The GT-R served as a sort of guiding light for the sport-compact scene. And this R34, which Paul Walker drove while promot- ing Fast & Furious films, was one of the most famous.
Jeff Stockwell

Have you ever been so happy you could cry?

Maybe when you got married. Or when your first child was born. For me, it was when I finally hit redline behind the wheel of an R34 Skyline GT-R— and not just any R34 GT-R, but a truly special one.

You can have your Bullitt Mustangs or your Le Mans–starring Porsche 917s. For an entire generation of enthusiasts, this car is The One. A 1999 Nissan Skyline GT-R V-Spec II, it’s just one of 11 R34s known to have been imported and legalized by MotoRex for use on the road in the United States. It had only 900 miles on the clock when it arrived and went into use as Paul Walker’s demonstration car, promoting whichever Fast & Furious movie was premiering at the time.

Walker would put more than 15,000 of the total 19,000 or so miles on this R34. Later in life, the Bayside blue Nissan went on to star in several BFGoodrich ads, for which it would receive the black and gold accents it carries to this day. Befit- ting the model’s status as the godhead of tuner cars, this Skyline has been treated to a sprinkling of modifications, including a lowered and stiffened suspension, a set of lovely Rays Volk Racing TE37 wheels, a louder exhaust, and a very 2000s Momo steering wheel.

This story originally appeared in Volume 9 of Road & Track.


Jeff Stockwell

To me, or anyone else who saw Brian O’Conner show up to that first 2 Fast 2 Furious street race back in 2003, even getting a glimpse of this car would be enough. But to be handed the keys? Sit in the driver’s seat? To drive something so special on the road? I’m getting misty over here.

How could I put into words what it’s like to drive an R34 Skyline GT-R, much less form an objective opinion on this irreplaceable example? The R34 was the last of the GT-R line to not be officially sold in the U.S. It’s one of those cars that hardly seems real. It’s just something seen on a computer screen or driven in Gran Turismo. In 1999, barely anyone in America knew what a Skyline GT-R was. Now, over 20 years later, it’s become one of the most highly coveted, most desirable Japanese cars on the planet. More than that, it shaped my childhood. And here I am, filling it up at a Shell station in Long Beach, California, like it’s a Sentra.

Despite its age, the R34 feels thoroughly modern inside. The window sills are high, and there’s a good amount of sound deadening. The patterned-cloth bucket seats are comfortable and supportive, while the pedals are perfectly placed for heel-and-toeing. The R34 was the last GT-R with a manual transmission. By the time the R35 arrived around the world, including in the U.S., Nissan had decided to go all-in on technology, equipping the new GT-R with a quick-shifting, dual-clutch six-speed automatic. For the first U.S. GT-R, the company also went with a turbocharged V-6 in place of the model line’s usual inline-six. The R35’s performance was stunning, but compared with this R34, the newer car feels a bit too much like it’s being piloted by computers instead of its driver.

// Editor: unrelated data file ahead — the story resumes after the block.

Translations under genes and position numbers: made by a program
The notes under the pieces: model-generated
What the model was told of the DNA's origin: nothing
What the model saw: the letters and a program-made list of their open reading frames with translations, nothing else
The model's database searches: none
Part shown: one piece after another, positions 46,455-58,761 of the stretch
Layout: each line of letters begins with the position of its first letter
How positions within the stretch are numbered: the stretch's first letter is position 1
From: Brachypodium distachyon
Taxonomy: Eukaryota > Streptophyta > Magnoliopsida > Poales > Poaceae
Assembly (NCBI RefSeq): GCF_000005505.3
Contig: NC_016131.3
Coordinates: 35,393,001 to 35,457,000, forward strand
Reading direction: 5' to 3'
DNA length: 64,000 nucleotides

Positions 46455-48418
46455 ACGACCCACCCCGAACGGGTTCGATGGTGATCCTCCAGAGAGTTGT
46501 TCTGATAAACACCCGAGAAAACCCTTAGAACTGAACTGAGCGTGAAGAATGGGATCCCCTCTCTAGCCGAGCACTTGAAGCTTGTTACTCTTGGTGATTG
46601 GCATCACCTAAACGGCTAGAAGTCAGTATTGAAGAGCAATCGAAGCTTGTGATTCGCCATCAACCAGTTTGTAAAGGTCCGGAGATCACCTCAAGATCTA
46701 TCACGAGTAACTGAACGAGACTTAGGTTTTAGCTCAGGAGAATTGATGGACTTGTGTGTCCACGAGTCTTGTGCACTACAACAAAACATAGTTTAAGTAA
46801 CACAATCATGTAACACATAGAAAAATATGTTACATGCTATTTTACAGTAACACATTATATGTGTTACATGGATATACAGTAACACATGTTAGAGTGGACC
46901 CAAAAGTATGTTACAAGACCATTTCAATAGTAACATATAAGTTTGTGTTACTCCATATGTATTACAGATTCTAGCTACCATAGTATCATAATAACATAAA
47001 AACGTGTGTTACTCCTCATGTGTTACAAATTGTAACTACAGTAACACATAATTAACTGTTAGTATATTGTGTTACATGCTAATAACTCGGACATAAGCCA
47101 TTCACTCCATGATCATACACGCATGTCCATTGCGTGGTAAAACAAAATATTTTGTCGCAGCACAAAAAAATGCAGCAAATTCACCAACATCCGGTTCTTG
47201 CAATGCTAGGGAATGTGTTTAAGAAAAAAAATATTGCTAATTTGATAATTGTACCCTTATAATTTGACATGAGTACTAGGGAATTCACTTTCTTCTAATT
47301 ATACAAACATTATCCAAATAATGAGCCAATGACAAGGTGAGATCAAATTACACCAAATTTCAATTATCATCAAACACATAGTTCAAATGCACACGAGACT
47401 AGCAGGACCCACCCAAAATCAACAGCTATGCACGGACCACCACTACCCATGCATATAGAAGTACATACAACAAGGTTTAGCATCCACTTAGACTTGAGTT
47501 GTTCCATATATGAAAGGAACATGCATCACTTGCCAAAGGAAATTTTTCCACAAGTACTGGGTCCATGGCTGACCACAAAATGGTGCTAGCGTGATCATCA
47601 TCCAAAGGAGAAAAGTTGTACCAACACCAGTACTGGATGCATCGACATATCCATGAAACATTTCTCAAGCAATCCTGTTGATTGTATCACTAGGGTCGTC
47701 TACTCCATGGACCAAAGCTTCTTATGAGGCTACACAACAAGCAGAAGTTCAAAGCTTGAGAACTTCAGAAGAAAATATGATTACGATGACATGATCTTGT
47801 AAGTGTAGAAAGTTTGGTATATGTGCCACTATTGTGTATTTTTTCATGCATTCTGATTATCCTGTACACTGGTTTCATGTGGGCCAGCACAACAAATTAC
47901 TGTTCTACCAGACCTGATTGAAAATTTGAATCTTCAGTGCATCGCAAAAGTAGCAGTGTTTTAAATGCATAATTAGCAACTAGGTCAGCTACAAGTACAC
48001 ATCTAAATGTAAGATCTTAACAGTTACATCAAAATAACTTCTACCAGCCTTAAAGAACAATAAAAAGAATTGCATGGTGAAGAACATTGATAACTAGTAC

Jeff Stockwell

The centerpiece of the R34’s cabin is the 5.8-inch full-color LCD display mounted atop the center stack. It features readouts for boost pressure, oil pressure, and the temperatures of various things. Modern sports-car stuff, all the way back in ’99.

Though I didn’t get to do much canyon-carving during my few hours behind the wheel, it’s clear after a few corners why people hold the R34 in such high regard. The shifter is precise yet buttery smooth, while the steering is gushing with feel. The car’s no lightweight, at least by Nineties standards. You can feel the heft from that complex all-wheel-drive system whenever you chuck the blue beast into a bend. But there seems to be no limit to its grip. It’s the type of car that eggs you on, always asking to be pushed further. And the more you push it, the better it gets.

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The 2.6-liter RB26DETT inline-six puts modern turbo motors to shame. It’s not until about 4000 rpm that boost begins to build. But keep your foot in it and power comes on in a frantic rush all the way to a tingling crescendo at 8000 rpm. In true tuner-car fashion, the exhaust lets out a massive bang between gearshifts when you’re really on it. And you will, without fail, let out a massive giggle each time you hear it. I’ve never heard a better inline-six, turbocharged or otherwise. It makes a magnificent noise.

Jeff Stockwell

If for any moment behind the wheel your elation begins to wane, dozens of excited gawkers will remind you of your good fortune at every stoplight. I’ve never received more attention on the road. People didn’t hesitate to honk, wave me down, or even cut me off to get a better look. I can’t blame them; if I saw this car cruising through Long Beach, I’d freak out too.

Giving passionate enthusiasts the opportunity to see this R34 in real life was almost as satisfying as driving it. Almost.

1999 Nissan Skyline GT-R Courtesy Of Toprank Importers And Hive Autogarage.